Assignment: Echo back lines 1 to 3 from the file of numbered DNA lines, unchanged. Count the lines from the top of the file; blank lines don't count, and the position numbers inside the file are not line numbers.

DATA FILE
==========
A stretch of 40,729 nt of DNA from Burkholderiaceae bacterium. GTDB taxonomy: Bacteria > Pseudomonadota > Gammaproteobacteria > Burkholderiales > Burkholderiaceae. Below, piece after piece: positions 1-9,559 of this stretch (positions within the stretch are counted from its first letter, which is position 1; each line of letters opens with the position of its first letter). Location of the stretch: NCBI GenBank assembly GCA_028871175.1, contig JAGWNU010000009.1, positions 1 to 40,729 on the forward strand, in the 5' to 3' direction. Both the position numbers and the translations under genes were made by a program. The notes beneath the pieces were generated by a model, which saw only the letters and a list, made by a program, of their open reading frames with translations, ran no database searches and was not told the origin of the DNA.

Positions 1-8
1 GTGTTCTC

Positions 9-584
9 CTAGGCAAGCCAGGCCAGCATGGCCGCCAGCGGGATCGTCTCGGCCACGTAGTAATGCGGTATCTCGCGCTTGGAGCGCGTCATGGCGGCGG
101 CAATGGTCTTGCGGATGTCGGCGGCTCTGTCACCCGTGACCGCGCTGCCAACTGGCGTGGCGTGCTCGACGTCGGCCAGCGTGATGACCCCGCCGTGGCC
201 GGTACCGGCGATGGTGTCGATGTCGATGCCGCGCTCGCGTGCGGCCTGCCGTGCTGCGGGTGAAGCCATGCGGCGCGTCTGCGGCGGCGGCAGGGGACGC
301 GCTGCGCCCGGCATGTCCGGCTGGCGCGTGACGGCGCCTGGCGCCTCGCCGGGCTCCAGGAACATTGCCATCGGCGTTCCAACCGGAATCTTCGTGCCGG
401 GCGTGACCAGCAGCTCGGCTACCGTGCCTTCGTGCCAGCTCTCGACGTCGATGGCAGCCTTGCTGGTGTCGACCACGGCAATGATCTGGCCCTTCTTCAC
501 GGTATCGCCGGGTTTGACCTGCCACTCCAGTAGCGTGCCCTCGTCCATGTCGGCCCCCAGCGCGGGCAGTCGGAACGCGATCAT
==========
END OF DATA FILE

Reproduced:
A stretch of 40,729 nt of DNA from Burkholderiaceae bacterium. GTDB taxonomy: Bacteria > Pseudomonadota > Gammaproteobacteria > Burkholderiales > Burkholderiaceae. Below, piece after piece: positions 1-9,559 of this stretch (positions within the stretch are counted from its first letter, which is position 1; each line of letters opens with the position of its first letter). Location of the stretch: NCBI GenBank assembly GCA_028871175.1, contig JAGWNU010000009.1, positions 1 to 40,729 on the forward strand, in the 5' to 3' direction. Both the position numbers and the translations under genes were made by a program. The notes beneath the pieces were generated by a model, which saw only the letters and a list, made by a program, of their open reading frames with translations, ran no database searches and was not told the origin of the DNA.

Positions 1-8
1 GTGTTCTC